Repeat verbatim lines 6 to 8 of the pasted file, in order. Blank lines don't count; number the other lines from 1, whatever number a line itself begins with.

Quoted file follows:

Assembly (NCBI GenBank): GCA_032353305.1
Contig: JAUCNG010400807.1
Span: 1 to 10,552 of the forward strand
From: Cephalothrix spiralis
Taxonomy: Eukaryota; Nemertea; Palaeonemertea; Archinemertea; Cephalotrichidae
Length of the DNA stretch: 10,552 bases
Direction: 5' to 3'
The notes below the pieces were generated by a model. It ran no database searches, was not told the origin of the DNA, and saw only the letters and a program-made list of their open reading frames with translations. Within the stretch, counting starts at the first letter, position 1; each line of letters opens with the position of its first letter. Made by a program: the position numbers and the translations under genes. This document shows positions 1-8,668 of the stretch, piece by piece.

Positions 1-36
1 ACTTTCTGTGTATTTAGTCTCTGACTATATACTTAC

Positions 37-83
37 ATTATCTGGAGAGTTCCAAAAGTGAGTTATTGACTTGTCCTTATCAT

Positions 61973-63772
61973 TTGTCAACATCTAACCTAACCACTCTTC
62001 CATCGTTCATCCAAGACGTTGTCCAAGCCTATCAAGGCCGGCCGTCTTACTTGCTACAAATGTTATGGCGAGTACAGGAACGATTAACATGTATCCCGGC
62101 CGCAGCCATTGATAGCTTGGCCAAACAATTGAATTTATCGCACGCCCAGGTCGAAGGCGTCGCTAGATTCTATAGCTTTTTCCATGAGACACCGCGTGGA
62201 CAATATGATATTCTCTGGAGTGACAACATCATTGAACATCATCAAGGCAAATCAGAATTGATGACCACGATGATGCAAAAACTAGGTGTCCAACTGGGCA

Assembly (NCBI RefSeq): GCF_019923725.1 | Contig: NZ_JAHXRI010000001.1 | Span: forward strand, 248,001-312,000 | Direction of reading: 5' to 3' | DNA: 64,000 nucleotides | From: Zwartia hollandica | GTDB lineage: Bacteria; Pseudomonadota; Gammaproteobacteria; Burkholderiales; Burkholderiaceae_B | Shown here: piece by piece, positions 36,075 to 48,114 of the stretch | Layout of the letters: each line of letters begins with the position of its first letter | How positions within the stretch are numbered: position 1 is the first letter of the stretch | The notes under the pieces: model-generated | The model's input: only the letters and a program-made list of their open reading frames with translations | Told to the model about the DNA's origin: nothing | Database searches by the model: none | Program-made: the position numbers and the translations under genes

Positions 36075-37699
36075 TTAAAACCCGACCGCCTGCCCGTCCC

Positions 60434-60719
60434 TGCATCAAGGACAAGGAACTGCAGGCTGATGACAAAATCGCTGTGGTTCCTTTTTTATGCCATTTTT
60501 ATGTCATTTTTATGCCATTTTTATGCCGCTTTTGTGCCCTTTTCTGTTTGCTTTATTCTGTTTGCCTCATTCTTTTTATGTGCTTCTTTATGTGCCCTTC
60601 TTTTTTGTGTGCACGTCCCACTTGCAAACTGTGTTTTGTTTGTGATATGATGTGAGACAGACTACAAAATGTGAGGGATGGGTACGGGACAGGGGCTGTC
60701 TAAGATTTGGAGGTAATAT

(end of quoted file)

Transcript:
Length of the DNA stretch: 10,552 bases
Direction: 5' to 3'
The notes below the pieces were generated by a model. It ran no database searches, was not told the origin of the DNA, and saw only the letters and a program-made list of their open reading frames with translations. Within the stretch, counting starts at the first letter, position 1; each line of letters opens with the position of its first letter. Made by a program: the position numbers and the translations under genes. This document shows positions 1-8,668 of the stretch, piece by piece.